“It’s actually worked out OK,” CEO David Socha said. “If business was better, it would have been fine, but business is rough. There’s no doubt about it.”
He, like many other retailers, hope that business will begin to pick up again as restrictions are lifted. “People need to go into stores and shop because there’s a lot of retailers on the brink of closing.”
With schools remaining shut for the time being, Socha expects to continue working with his employees to figure out when they’ll be able to return to work.
When they do choose to bring their employees back to the office, things will be different, and like most workplaces, sanitization will be a top priority, according to Socha.
“There is no real normal anymore,” he said. “Normal is maybe that (the office) is open, but I’m a germophobe, so it’s going to be full-fledged masks, gloves if they need it, lots of sanitizer around.”
Other Santa Clarita-based manufacturers, like Shimtech Industries, an aerospace components manufacturer, were deemed essential and able to remain open, though significant changes were made, as employees are often working in close quarters.
“We put a really big emphasis on hygiene, and I think this is true of every business,” CEO Brian Williams said during a webinar hosted by the SCV Chamber of Commerce and SCV Economic Development Corp. Wednesday. “In our case, we have a lot of machines that are making these parts, so we physically moved all the machines to create more spacing.”
Shimtech employees who can work remotely are doing so, while those required to come in have been split into three shifts and given staggered breaks and meals to reduce crowding.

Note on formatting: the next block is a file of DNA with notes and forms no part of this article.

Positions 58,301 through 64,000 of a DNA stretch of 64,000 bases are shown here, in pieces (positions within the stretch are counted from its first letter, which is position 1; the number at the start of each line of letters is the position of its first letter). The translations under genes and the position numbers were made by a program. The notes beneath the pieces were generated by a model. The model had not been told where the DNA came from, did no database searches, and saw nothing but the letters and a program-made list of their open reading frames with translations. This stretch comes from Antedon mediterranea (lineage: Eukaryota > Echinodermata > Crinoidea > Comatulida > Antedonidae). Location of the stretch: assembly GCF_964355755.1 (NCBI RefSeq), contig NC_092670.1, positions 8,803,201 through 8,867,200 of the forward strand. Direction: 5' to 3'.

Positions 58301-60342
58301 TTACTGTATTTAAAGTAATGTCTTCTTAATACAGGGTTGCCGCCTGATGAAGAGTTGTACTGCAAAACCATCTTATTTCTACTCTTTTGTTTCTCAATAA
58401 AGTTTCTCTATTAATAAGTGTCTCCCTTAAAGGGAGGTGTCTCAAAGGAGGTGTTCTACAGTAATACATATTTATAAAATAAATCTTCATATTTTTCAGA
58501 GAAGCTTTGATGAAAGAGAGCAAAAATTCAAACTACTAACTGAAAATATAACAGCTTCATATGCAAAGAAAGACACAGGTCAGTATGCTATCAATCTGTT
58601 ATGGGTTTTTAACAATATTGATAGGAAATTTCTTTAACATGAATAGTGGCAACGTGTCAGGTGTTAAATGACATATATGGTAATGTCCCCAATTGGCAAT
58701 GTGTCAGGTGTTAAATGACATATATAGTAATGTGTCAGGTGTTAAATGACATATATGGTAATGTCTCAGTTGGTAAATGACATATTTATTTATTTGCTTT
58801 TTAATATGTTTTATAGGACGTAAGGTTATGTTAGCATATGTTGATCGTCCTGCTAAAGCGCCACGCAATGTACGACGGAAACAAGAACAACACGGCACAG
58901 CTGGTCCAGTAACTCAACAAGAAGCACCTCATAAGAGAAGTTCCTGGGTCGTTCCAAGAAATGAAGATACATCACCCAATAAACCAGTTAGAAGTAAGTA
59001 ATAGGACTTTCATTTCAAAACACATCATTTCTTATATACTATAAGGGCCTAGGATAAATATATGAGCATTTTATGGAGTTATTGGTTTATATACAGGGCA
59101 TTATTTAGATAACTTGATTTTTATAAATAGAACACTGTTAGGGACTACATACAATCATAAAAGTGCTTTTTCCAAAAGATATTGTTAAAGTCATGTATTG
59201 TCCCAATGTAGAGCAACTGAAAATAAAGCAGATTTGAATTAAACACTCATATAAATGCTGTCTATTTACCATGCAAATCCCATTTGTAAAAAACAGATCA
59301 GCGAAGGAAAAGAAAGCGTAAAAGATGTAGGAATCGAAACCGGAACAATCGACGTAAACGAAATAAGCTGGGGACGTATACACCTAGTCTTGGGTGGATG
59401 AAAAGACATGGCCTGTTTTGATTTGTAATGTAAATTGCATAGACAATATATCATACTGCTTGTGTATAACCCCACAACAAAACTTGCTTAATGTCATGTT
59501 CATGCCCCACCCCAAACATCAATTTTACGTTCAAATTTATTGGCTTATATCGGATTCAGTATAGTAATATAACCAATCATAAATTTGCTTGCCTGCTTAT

While Santa Clarita-based Bocchi Laboratories, a personal care products manufacturer, had its product volume dropped by 60% overnight, they were fortunate to have an alcohol supply for a product that allowed them to pivot their assembly lines into manufacturing much-needed hand sanitizer.
“Our goal from the very beginning was to provide employees with a safer work environment than what they find outside the plant,” Bocchi Labs President Joe Pender said during the webinar.
That being said, they, too, have implemented much of the typical workplace changes, such as requiring temperature checks and altering shift times, but they have even gone as far as installing physical barriers between employees, according to Pender.
Valencia Acura co-owners Don and Cheri Fleming are excited about being able to bring back the second half of their team.
“I think we have sort of felt like we’ve had one leg chopped off by being able to have service open and not really have sales open,” Cheri Fleming said. “I look forward to calling a few of my salesmen who we unfortunately had to let go because they could not be doing sales as usual, but I know they want to come back to work, and I think we’re ready.”
That being said, they’ve utilized the closure as time to plan for their reopening. The dealership has undergone a deep cleaning, they’ve purchased new cleaning equipment for the cars, rearranged furniture to allow for physical distancing and employees have implemented public health guidelines.
“We have great new habits, and I think we will be making our customers feel very safe and secure,” Cheri added.
Signal Staff Writer Tammy Murga contributed to this report.